• JuJu Smith Schuster installed himself almost as an instant weapon in the Steelers offense as a rookie.

During his first season he caught 58 of 79 passes thrown his way for 917 yards, including a 97 yarder against the Lions and a critical 69 yarder that set up the infamous Jesse James play in the loss to the Patriots at Heinz Field. Ju-Ju Smith Schuster followed that up with a 111 catch, 1426 yard, 7 touchdown sophomore season that included another 97 yard touchdown pass.

However, with Ben Roethlisberger injured, an absent running game, inconsistency efforts by Mason Rudolph and Devlin Hodges and his own injuries, JuJu Smith-Schuster struggled in 2019 catching just 42 passes for 552 yards.

JuJu bounced back in 2020, recording 97 catches. Critics might charge that his “Yards per catch” dropped. It did. That’s because JuJu Smith-Schuster became the go-to man when touch catches were called for.

The Case for the Steelers Resigning JuJu Smith-Schuster in 2021

With all of those accolades, you’d think that the Steelers would have inked JuJu Smith-Schuster to a new deal a long time ago. JuJu wants to stay in Pittsburgh. Ben Roethlisberger would like him back. There’s a reason why JuJu Smith-Schuster’s catch percentage was 15 points higher than that of Chase Claypool, Diontae Johnson, Eric Ebron or James Washington:

  • He was the best receiver on the field for the Steelers.

JuJu Smith-Schuster was a men among boys. He put his heart and soul into the game. When others dropped passes, JuJu pulled them down. JuJu was physical. He yielded no quarter to any other player on the field.

You win championships with players like JuJu Smith-Schuster. If the Steelers are serious about making a final run at Lombardi number 7 with Roethlisberger, then they must keep JuJu in Pittsburgh.

JuJu Smith-Schuster, Vontaze Burfict, Steelers vs Bengals, JuJu Smith-Schuster suspension

JuJu Smith-Schuster stands over Vontaze Burfict. Photo Credit: ESPN.com

The Case Against the Steelers Resigning JuJu Smith-Schuster in 2021

Ah. If only it were about the X’s and O’s. Alas, It is not. A quick look at Over the Cap reveals that a wide receiver of JuJu’s pedigree could easily make 15 to 16 million per year. The Steelers have, at best 3 million under the cap.

Sure, they could free 16 million for JuJu. And JuJu wants to stay in Pittsburgh. Perhaps he’ll give “home town discount.” The stars seem aligned.

  • But it isn’t that simple. Those contracts have 40 or 50 million dollars guaranteed.

You really think JuJu Smith-Schuster is going to leave 30 or 35 million dollars guaranteed on the table to sign a one year “prove it” contract ? In a perfect world, JuJu Smith-Schuster would be a Steeler for life. But the world is far from perfect, and if JuJu has shown he’s a good, a very good wide receiver, he’s not yet shown he’s a great receiver and hence not deserving of a second contract from the Steelers.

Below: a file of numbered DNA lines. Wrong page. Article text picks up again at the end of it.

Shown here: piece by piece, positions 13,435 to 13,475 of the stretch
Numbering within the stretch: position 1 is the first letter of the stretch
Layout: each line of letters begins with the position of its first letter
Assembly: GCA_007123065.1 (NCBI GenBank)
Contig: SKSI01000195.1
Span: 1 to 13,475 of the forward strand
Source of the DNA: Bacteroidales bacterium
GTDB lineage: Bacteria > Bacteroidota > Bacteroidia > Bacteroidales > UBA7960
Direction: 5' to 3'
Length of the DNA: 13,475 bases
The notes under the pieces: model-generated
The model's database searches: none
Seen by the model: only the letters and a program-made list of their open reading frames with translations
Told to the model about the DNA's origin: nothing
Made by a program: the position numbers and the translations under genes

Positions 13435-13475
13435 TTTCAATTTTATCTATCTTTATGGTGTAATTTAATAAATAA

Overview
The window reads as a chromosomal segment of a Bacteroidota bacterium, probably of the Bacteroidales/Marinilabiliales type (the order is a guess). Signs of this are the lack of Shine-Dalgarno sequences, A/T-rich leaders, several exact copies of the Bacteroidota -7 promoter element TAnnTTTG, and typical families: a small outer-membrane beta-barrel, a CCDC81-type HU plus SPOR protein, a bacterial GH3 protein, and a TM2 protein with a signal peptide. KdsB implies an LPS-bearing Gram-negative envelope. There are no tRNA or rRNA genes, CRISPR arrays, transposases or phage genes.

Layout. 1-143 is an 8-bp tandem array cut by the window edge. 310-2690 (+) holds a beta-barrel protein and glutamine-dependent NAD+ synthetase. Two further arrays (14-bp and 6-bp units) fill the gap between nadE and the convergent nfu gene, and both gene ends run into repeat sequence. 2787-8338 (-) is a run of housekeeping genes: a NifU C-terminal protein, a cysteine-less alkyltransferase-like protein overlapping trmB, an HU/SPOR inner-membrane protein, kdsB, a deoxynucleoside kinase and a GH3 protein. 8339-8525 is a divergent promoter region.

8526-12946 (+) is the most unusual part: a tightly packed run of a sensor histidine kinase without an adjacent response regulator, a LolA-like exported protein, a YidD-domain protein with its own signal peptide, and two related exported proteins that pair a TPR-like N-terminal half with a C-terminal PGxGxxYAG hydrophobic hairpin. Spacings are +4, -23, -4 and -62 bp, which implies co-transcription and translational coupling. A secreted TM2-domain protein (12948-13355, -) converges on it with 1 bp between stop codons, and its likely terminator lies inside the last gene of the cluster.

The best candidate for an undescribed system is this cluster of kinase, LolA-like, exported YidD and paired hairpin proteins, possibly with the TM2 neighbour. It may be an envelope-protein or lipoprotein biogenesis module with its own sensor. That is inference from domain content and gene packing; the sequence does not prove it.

Curtain’s Call on the Steelers and JuJu Smith-Schuster in 2021

This one hurts. A lot. Because absent some injuries and other personnel issues, JuJu Smith-Schuster should have, could have likely would have played a key role in bring home Lombardi Number 7 during his time in Pittsburgh.

  • And in an normal year, its possible the Steelers might have found the money to keep JuJu in Black and Gold.

Although in a normal year, that money likely goes to Bud Dupree first. And there’s a simple reason why, as former Steelers scribe and Current USA Today Wire Editor Neal Coolong explains:

This, in a nutshell is why the Steelers so seldom give 2nd contracts to wide receivers. Does JuJu Smith-Schuster , like Hines Ward and Antonio Brown, bring intangibles to the table that statistics fail to capture? Absolutely. But, Ward had a Hall of Fame worth career and Antonio Brown had GOAT like talent.

JuJu Smith-Schuster hasn’t shown he’s in that level yet, and that’s why the Curtain’s Call is that he’ll find his fortune outside the Steel City.

Has Steelers free agency left you scrambling? Click here for our Steelers 2021 Free Agent tracker or click here for all Steelers 2021 free agency focus articles.

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Steelers 2021 Free Agent Focus: Ray-Ray McCloud – Does the Returner Deserve to Return?

Nothing can break open a game like a dramatic kick return. Think Santonio Holmes punt return for a touchdown in 2008 playoff win against the Chargers. Or Diontae Johnson‘s punt return for a touchdown against the Cardinals in 2019.

  • The problem is, Steelers fans would have to dig a lot deeper to find many more examples.

Return specialists have never been the franchise’s hallmark. Louis Lipps dominated as a rookie but that was about it. Rod Woodson was devastating as a return man when he was young but was merely “good” as the 80’s faded into the 90’s. 

Ray-Ray McCloud added some dynamism to the Steelers return game early in 2020. Does this Steelers restricted free agent deserve a shot at recapturing this in 2021? Let’s find out.